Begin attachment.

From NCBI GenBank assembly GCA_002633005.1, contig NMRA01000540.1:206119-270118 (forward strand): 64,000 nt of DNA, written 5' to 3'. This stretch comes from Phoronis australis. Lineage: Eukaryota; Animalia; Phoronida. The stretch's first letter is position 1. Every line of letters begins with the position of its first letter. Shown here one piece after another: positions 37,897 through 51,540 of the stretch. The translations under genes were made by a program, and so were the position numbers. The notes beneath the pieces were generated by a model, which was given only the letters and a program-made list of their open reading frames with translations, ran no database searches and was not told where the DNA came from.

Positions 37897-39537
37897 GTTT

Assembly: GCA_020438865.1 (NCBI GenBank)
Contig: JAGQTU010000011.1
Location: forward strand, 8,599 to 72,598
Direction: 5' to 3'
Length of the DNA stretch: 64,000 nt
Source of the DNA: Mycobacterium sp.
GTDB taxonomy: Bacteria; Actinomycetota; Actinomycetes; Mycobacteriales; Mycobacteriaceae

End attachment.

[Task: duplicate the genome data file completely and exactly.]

From NCBI GenBank assembly GCA_002633005.1, contig NMRA01000540.1:206119-270118 (forward strand): 64,000 nt of DNA, written 5' to 3'. This stretch comes from Phoronis australis. Lineage: Eukaryota; Animalia; Phoronida. The stretch's first letter is position 1. Every line of letters begins with the position of its first letter. Shown here one piece after another: positions 37,897 through 51,540 of the stretch. The translations under genes were made by a program, and so were the position numbers. The notes beneath the pieces were generated by a model, which was given only the letters and a program-made list of their open reading frames with translations, ran no database searches and was not told where the DNA came from.

Positions 37897-39537
37897 GTTT

Assembly: GCA_020438865.1 (NCBI GenBank)
Contig: JAGQTU010000011.1
Location: forward strand, 8,599 to 72,598
Direction: 5' to 3'
Length of the DNA stretch: 64,000 nt
Source of the DNA: Mycobacterium sp.
GTDB taxonomy: Bacteria; Actinomycetota; Actinomycetes; Mycobacteriales; Mycobacteriaceae